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Heavy Homerian epic

He swept the Oscars for 1996 with "The English Patient". Now British director Anthony Minghella, brings another complex bestseller to the screen. But will "Cold Mountain" prove to be another personal peak, asks ANAND PARTHASARATHY.

ONE OF the surprises thrown up by last month's Academy Awards nomination list was the absence from the Best Picture category, of "Cold Mountain", the sweeping epic film set in the final phase of the American Civil War. True, director Anthony Minghella is there, among the five contenders for Best Director and two of the film's three main stars have also been nominated: Fellow Briton Jude Law plays the Confederate soldier who deserts the Southern army when it looks like having lost, to make a long and arduous journey home to his love (Nicole Kidman). This earns him a Best Actor nomination. Renee Zellwegger who plays Kidman's tomboyish companion-helper is in position to repeat her Golden Globes triumph: she is short-listed for the Best Supporting Actress Oscar.

The film has garnered five other nominations for categories like cinematography, editing, musical score and original songs. Had "Cold Mountain" made it to the Best Picture nominations list, it would have been in serious reckoning for many of these non-acting Oscars. As things stand, the film which is based on a best selling 1997 novel by Charles Frazier, will be lucky if it turns two or more of the acting/directing nominations into Oscars, at month end. Why? Because, heavy Homerian epics - albeit updated - are not the stuff of an Oscar run at a time when voters look desperately for the `feel good' factor. Yet, Nicole Kidman's performance as the spunky southerner, Ada Monroe, who waits and waits for her lover to return, even while surviving in a war-torn country, has been compared to that of Vivien Leigh in that biggest of Civil War epics, "Gone With the Wind".

This may be over generous - through no fault of the Australian actress: the story does not offer her any comparable breadth of canvas. In fact, it comes as no surprise that Renee Zellwegger as her helpmeet Ruby, has already grabbed an acting award and is in the reckoning for another: Her breezy performance comes as a relief from the film's heavy goings-on for most of its 150 minute length. It begins with a graphically shot battle scene - but after "Saving Private Ryan" we have become used to such visceral visual openings and indeed it seems to be the fashion to depict war time violence in as graphic a manner as possible. Remember the bone-crunching, head-chopping bouts in "Braveheart"? The long journey home, of Inman, the character played by Jude Law, is peppered with obstacles - and the occasional warm, human episode when someone of the likes of Natalia Portman, playing a war widow, are around.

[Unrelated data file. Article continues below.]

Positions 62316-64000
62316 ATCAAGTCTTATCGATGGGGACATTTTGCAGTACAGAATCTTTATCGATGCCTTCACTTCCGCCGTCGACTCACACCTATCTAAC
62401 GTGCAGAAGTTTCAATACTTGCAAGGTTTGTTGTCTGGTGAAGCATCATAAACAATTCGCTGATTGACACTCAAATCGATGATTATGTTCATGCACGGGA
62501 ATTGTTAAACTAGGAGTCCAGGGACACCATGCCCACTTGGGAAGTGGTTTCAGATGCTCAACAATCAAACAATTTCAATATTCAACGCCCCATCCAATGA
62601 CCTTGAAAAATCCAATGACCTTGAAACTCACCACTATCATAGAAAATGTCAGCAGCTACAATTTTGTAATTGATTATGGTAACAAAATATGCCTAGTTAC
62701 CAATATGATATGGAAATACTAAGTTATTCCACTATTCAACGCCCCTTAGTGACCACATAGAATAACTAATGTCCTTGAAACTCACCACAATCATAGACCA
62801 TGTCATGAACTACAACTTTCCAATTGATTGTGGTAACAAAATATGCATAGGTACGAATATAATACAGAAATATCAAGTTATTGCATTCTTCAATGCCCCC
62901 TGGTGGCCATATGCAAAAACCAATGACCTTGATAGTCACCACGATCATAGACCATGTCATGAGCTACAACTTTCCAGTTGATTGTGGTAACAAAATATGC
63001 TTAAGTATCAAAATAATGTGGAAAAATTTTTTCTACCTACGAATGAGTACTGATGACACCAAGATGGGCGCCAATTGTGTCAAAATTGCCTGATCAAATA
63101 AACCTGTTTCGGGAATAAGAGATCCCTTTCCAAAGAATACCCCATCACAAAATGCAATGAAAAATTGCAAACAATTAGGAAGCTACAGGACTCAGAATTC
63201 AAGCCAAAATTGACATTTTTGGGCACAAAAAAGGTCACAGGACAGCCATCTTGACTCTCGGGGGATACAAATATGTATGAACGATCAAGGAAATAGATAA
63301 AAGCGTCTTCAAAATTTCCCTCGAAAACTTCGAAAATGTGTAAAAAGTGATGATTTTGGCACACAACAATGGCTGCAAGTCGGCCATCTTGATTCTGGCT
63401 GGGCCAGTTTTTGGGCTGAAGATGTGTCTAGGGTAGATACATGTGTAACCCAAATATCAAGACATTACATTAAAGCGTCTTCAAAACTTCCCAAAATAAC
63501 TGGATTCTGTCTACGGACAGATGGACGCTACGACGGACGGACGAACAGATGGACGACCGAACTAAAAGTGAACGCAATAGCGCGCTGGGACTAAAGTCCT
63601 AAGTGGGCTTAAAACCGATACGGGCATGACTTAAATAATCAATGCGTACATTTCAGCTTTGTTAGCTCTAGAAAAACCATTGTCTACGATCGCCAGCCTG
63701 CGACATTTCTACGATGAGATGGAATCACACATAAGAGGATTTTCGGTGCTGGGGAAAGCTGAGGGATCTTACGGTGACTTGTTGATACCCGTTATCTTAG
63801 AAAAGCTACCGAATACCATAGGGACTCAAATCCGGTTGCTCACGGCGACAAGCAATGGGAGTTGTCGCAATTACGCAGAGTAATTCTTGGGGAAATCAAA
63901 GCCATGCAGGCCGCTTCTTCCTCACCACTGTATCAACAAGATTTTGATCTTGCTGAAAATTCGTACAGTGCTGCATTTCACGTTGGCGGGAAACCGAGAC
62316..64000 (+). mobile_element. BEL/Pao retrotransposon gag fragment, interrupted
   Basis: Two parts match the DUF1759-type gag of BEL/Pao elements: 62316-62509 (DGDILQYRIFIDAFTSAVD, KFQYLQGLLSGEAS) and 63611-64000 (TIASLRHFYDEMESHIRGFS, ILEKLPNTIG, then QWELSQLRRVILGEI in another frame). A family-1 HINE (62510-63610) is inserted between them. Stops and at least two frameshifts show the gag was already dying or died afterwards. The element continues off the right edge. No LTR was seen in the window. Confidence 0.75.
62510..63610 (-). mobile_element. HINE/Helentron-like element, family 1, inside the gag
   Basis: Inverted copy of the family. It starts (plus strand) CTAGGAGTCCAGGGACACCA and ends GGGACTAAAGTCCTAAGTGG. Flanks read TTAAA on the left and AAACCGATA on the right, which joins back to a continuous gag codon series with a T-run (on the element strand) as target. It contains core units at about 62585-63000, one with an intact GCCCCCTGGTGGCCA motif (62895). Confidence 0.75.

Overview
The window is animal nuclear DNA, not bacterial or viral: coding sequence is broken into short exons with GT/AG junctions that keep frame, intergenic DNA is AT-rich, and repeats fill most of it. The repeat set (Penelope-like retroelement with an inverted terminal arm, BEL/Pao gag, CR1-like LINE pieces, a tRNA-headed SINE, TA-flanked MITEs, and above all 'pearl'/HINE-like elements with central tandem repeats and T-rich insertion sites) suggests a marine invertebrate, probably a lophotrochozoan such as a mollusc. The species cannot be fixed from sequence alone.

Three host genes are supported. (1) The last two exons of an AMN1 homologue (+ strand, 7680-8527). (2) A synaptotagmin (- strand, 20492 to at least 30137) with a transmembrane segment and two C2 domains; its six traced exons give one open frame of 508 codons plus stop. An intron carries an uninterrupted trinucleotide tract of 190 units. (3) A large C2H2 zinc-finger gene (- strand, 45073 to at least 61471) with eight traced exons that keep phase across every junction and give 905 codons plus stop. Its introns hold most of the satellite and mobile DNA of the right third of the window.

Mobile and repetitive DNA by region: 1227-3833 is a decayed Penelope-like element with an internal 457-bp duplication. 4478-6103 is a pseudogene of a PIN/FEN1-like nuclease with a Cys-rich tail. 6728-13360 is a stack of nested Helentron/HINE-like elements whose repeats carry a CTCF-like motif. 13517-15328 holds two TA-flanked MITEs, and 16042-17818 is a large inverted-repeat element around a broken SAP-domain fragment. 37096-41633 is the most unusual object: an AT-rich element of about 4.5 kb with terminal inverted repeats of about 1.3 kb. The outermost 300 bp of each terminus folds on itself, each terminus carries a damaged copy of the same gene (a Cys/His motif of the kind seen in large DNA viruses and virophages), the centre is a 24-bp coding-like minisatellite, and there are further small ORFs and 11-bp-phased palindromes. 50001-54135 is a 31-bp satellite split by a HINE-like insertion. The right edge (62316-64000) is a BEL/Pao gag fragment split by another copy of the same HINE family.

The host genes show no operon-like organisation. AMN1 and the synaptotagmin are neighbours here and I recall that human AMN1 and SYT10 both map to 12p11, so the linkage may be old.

Seasoned critics like Roger Ebert have remarked on the small number of scenes when the principals, Kidman and Law, are together: Audiences these days have short attention spans and can't relate to lovers who are apart for years on end. In fact their stories are almost parallel episodes which coalesce only towards the end. For Americans, "Cold Mountain" is central to their heritage. It remains to be seen how the film, for all its grandeur of concept and the epic treatment, will fare here, where popularity at the box office is mostly a matter of more bangs for your buck.

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